A novel pathway for tocotrienol-mediated neuroprotection in primary hippocampal neurons was elucidated in a latest study published in International Journal of Molecular Sciences (1). The collaborative study was conducted by a group of researchers from Yale University and University of Alabama.
This exciting new study further adds to the foundation of non-antioxidant pathway elucidated by Prof. Dr. Chandan Sen (Indiana University) in the previous two decades, namely – 5 molecular checkpoints (2-6). This new research paper detailed that tocotrienol exerts its neuroprotective effect via a novel pathway that involves both antioxidant and non-antioxidant functions.
Mitochondrial reactive oxygen species (ROS) are produced in hippocampal neurons during excitotoxic conditions such as after glutamate toxicity. Glutamate toxicity typically occurs during injuries such as stroke or trauma to the head. The resulting ROS production subsequently activates caspase 3, a protein responsible for induction of apoptosis. In a normal condition, a protein called B-cell lymphoma extra-large (Bcl-xL) supports neurite outgrowth and neurotransmission. However, in excitotoxic situation, caspase 3 would convert Bcl-xL to a fragmented form known as ΔN-Bcl-xL. As opposed to the anti-apoptotic function of Bcl-xL, accumulation of mitochondrial ΔN-Bcl-xL would cause mitochondrial dysfunction and neuronal death. Hence, it is of importance to have a therapeutic agent that could inhibit or slows down the production of pro-apoptotic ΔN-Bcl-xL.
In this study, the role of alpha-tocotrienol (the most neuroprotective isoform of tocotrienol) in protecting primary hippocampal neurons against excitotoxicity was investigated. The study shows that glutamate-induced excitotoxicity increases hippocampal neuronal death, whereas application of alpha-tocotrienol before the induction of excitotoxicity protects hippocampal neurons against excitotoxic stimulation. In addition to that, alpha-tocotrienol is able to significantly attenuate generation of oxidative stress and therefore prevent ROS-induced neuronal death signaling.
Alpha-tocotrienol is able to scavenge ROS, thus indirectly reducing the formation of ΔN-Bcl-xL in neurons via its strong antioxidant activity.
More interestingly, this study also reported another novel pathway in that alpha-tocotrienol plays an important role in blocking the binding of ΔN-Bcl-xL and Bax through competitive inhibition. Naturally, the binding of ΔN-Bcl-xL with Bax will eventually lead to neuronal mitochondrial apoptosis. However, in the presence of alpha-tocotrienol, it competitively binds with ΔN-Bcl-xL and consequentially preventing mitochondrial death.
The researchers concluded that tocotrienol may be a novel nutritional strategy to prevent ROS-mediated ΔN-Bcl-xL formation in neuronal mitochondria and therefore, may be able to protect neuronal cell death.
“In year 2000, d-alpha-tocotrienol was first reported to be 1000 times more potent than d-alpha-tocopherol in protecting neuronal cell death upon glutamate toxicity. Over the past 20 years, meticulous brain health research on EVNol® and EVNol SupraBio® full spectrum palm tocotrienol complex as well as a series of US-NIH funded studies discovered that EVNol® and EVNol SupraBio® exert neuroprotection via 5 key cytosolic targets (non-antioxidant pathways) that are involved in regulating neuronal cell death or survival. This new study shows that tocotrienol could act via the antioxidant pathway and competitive inhibition as well in protecting neurons especially hippocampal neurons against excitotoxicity. Taken together, these studies show that tocotrienol could exert neuroprotection effects via both antioxidant and non-antioxidant pathways,” says Bryan See, Business Development Manager of ExcelVite.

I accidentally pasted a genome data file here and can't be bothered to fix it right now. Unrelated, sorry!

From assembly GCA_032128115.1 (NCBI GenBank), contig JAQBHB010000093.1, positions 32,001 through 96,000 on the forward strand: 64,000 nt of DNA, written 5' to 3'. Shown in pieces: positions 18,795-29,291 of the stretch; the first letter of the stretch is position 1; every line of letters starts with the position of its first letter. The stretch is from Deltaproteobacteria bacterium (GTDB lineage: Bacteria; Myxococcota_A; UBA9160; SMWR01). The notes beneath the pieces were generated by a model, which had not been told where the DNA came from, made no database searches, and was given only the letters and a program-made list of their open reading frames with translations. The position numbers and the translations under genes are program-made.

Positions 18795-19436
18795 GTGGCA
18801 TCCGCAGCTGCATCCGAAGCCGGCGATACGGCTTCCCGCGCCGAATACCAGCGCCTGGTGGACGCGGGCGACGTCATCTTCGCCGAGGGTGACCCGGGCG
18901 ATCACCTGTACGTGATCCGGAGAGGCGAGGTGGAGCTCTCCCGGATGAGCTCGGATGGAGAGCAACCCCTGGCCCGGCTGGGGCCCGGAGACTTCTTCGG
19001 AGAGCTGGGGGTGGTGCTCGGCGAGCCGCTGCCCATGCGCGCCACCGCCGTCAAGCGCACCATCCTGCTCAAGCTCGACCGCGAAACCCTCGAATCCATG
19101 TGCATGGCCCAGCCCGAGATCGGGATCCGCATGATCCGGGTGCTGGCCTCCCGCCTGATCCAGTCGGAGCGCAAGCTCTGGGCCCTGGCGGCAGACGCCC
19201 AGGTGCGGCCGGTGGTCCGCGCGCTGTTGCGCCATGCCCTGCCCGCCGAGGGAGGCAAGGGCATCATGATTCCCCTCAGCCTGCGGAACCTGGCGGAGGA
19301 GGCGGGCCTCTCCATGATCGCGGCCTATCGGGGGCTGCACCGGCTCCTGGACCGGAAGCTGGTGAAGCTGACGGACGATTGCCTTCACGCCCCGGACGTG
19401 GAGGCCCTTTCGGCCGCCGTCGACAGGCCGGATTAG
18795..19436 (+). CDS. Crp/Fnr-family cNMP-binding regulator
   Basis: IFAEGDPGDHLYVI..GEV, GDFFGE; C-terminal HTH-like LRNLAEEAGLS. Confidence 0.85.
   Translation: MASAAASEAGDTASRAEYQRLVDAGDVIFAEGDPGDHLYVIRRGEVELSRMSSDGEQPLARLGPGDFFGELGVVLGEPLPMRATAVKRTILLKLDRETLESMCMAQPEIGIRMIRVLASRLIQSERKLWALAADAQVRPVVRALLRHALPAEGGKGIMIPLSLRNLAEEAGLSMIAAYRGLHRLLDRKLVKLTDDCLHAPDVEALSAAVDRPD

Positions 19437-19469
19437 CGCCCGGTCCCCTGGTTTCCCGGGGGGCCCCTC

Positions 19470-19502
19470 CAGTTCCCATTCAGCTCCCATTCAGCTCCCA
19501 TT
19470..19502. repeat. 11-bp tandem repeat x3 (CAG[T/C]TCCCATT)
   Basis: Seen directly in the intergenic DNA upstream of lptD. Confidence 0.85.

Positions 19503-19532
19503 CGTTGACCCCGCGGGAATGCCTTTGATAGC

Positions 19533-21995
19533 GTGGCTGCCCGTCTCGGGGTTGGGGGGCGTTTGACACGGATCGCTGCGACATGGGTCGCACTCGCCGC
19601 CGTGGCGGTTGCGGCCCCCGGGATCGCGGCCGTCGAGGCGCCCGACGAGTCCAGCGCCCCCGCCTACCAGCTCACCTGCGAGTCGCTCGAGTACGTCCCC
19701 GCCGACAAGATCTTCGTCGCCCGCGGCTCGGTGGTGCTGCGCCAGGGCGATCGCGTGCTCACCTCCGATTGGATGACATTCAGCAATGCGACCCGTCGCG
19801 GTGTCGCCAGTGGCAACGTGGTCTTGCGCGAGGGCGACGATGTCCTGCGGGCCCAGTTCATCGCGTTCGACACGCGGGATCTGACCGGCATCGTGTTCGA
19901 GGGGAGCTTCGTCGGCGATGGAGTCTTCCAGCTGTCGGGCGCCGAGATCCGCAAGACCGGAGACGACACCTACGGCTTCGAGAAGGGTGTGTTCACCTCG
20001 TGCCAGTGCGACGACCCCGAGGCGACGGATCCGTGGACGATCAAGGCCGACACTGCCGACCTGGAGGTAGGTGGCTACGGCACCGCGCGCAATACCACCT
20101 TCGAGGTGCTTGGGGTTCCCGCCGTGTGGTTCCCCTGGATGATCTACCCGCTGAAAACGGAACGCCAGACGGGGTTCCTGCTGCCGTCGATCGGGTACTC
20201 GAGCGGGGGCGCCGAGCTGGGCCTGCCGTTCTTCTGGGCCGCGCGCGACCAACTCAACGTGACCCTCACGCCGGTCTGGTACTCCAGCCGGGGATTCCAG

“Another exciting bit of information from this study is that it was carried out with hippocampal neurons. Hippocampus is the region in the brain that is responsible for learning and memory. Hippocampal dysfunction has been associated with pathogenesis of neurodegenerative diseases and age-related cognitive impairment. This new study and all the related neuroprotective studies over the past 20 years provide strong evidence that tocotrienols are neuroprotective via both antioxidant and non-antioxidant pathways, especially for cognitive and brain health. I am extremely excited as it underscores EVNol SupraBio® or EVNol® as a potential well-rounded and natural therapeutic agent for brain protection and cognitive health,” added Bryan See.
- Park, H. A., et al. (2020). Alpha-Tocotrienol Prevents Oxidative Stress-Mediated Post-Translational Cleavage of Bcl-xL in Primary Hippocampal Neurons. International Journal of Molecular Sciences, 21(1), 220.
- Sen, C. K., et al. (2000). Molecular Basis of Vitamin E Action Tocotrienol Potently Inhibits Glutamate-Induced Pp60c-Src Kinase Activation and Death of Ht4 Neuronal Cells. Journal of Biological Chemistry, 275(17), 13049-13055.
- Khanna, S., et al. (2003). Molecular Basis of Vitamin E Action Tocotrienol Modulates 12-Lipoxygenase, A Key Mediator of Glutamate-Induced Neurodegeneration. Journal of Biological Chemistry, 278(44), 43508-43515.
- Khanna, S., et al. (2010). Nanomolar Vitamin E α‐tocotrienol Inhibits Glutamate‐induced Activation of Phospholipase A2 and Causes Neuroprotection. Journal of Neurochemistry, 112(5), 1249-1260.
- HA Park, et al. (2011). Natural Vitamin E Alpha-Tocotrienol Protects Against Ischemic Stroke by Induction of Multidrug Resistance-Associated Protein 1. Stroke, 42(8), 2308-14.
- Khanna S, et.al (2013). Loss of MiR-29b Following Acute Ischemic Stroke Contributes to Neural Cell Death and Infarct Size. Journal of Cerebral Blood Flow & Metabolism, 33:1197-1206.
Disclaimer: The statements in the above article have not been evaluated by the Food and Drug Administration. They are not intended to diagnose, treat, cure or prevent any disease.